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Onset of Food Allergies Later in Life

Onset of Food Allergies Later in Life

Many elderly patients are at risk for food allergies due to their aging immune systems.  The development of allergies can occur at any point during one’s lifetime and are not just limited to the pediatric population.

Presently, prevalence of food allergies in the elderly is estimated at 5-10%.  This number is likely under-estimated as many of these allergies are undiagnosed, and therefore untreated.  One study of geriatric nursing home patients found that 24.8%   of them had positive skin tests for food allergens.

It is speculated that 25-30% of adults self-diagnose food allergies, but true prevalence is approximately 5% in industrialized countries.   Self-diagnosis may be harmful as the consequence of nutritional inadequacy, deficiencies, and increased frailty from food restriction can be significant.

The most common food allergies in adult populations include: fruits, vegetables, tree nuts, peanuts, and shellfish.  Fruit and vegetable allergies are thought to be the result of cross-reactivity with aeroallergens (oral allergy syndrome) to birds, ragweed, and grass.

In the elderly, confounding factors for food allergy development include: decreased production of stomach acid, and an age-related decrease in total serum immunoglobulin E (IgE).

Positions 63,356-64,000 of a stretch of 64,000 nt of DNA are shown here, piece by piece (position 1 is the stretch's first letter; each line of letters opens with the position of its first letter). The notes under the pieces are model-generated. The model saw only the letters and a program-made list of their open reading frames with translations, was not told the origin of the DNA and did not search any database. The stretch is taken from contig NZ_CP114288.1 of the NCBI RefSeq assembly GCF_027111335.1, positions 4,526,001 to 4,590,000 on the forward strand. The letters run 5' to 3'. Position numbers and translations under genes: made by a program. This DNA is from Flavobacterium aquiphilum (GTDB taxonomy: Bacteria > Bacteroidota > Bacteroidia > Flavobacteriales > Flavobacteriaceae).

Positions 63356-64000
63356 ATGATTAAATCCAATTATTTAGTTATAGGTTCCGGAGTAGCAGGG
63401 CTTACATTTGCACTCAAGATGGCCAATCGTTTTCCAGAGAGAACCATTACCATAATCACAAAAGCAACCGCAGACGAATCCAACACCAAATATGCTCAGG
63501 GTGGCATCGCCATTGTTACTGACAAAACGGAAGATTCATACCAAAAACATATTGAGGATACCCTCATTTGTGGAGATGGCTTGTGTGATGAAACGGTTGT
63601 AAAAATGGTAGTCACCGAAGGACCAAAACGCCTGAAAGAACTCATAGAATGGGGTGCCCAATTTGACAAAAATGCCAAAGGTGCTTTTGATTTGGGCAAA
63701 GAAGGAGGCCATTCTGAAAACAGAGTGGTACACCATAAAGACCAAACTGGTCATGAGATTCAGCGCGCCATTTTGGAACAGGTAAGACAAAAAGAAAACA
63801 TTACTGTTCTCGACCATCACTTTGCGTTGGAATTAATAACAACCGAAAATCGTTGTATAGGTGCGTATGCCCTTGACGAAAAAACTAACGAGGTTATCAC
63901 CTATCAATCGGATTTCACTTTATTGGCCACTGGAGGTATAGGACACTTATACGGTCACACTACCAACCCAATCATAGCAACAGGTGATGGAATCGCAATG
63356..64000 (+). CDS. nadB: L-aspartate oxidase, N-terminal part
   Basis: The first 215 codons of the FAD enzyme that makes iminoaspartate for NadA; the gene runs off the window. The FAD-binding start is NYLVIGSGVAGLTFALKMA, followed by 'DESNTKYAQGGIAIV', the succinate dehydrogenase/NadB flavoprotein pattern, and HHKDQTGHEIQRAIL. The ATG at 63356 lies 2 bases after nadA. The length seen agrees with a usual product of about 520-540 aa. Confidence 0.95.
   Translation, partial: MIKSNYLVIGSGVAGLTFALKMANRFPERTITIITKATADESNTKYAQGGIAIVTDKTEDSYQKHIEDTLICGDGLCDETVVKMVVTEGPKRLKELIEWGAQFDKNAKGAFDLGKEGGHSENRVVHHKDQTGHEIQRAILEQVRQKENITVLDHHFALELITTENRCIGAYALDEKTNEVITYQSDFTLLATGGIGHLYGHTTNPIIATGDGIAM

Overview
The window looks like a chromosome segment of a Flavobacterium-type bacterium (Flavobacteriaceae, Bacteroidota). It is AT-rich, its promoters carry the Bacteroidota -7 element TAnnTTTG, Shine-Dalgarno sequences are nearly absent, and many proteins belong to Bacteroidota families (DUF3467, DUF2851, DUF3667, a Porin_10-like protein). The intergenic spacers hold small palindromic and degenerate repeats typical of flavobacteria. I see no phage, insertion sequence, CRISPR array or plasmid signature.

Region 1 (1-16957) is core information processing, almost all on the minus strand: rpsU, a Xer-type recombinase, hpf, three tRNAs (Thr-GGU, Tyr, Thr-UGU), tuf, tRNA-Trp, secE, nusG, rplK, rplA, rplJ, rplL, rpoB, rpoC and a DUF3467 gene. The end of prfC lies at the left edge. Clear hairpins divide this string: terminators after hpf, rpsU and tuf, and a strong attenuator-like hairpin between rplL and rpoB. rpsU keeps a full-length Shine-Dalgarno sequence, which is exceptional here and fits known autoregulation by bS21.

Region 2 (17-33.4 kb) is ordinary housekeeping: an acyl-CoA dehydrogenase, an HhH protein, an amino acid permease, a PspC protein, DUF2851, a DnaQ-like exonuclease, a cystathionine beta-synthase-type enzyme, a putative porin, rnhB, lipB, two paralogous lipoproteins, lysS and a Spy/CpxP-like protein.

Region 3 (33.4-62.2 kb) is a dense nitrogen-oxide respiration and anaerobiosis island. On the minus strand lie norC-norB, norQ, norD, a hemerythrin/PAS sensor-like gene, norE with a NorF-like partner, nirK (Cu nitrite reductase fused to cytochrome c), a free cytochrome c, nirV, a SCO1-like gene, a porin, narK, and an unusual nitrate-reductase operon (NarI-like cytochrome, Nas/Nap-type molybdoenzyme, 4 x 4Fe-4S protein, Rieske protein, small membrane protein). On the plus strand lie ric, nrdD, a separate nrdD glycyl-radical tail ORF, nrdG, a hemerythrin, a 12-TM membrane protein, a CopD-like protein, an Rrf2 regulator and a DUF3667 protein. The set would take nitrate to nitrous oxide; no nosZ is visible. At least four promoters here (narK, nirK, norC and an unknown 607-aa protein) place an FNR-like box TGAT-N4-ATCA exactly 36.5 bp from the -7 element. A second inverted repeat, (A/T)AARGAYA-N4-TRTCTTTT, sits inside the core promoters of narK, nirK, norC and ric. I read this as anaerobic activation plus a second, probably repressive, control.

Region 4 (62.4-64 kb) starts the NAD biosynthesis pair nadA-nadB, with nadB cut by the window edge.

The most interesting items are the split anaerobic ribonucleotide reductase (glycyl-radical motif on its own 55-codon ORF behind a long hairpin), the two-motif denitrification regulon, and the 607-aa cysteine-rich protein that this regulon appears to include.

Malnutrition, another significant concern for elderly patients, plays a critical role in immune system function.  Three nutrients of concern are: Vitamin D, zinc, and iron.  Correcting any deficiency either through diet and/or supplementation should improve outcomes and potentially reduce incidence of deficiency-related allergies.

In addition to this, there are additional strategies that can be employed that may improve food allergy sensitization and management.  Some of these include:

  • Taking a daily multivitamin mineral supplement. This supplement should include: vitamins A,C, and E, B-complex, and trace minerals.
  • Coenzyme Q10, is an antioxidant that decreases with age and may be deficient in individuals with recurrent food allergies.
  • L-glutamine and probiotics, containing Lactobacillus acidophilus and Bifidobacterium.
  • Omega-3 fish oils that provide DHA, either through the diet or supplements. Fatty fish (salmon, tuna, mackeral, sardines, herring), flax/chia seeds, walnuts, canola oil, and fortified foods, are all rich sources of omega-3 fatty acids.

Always use caution when taking supplements to avoid overdosing, and potential drug-nutrient interactions.

A good practice for potentially reducing food allergy symptoms, is to consume foods rich in: omega-3 fats, drink 8 glasses of water daily, increase daily probiotic intake, and choose fiber-rich foods.  In addition, reduce trans and saturated fats in the diet  as these fats are pro-inflammatory and may excacerbate food allergy reactions.  Exercising most days of the week can also help maintain a healthy immune system, as well as reducing or abstaining from alcohol consumption.

Detecting potential offenders can be tricky at times.  Using a detailed food log with self-reported symptoms is a good first step in identifying a potential link.  Visiting a specialized Registered Dietitian can also ensure nutritional adequacy and a balanced diet.

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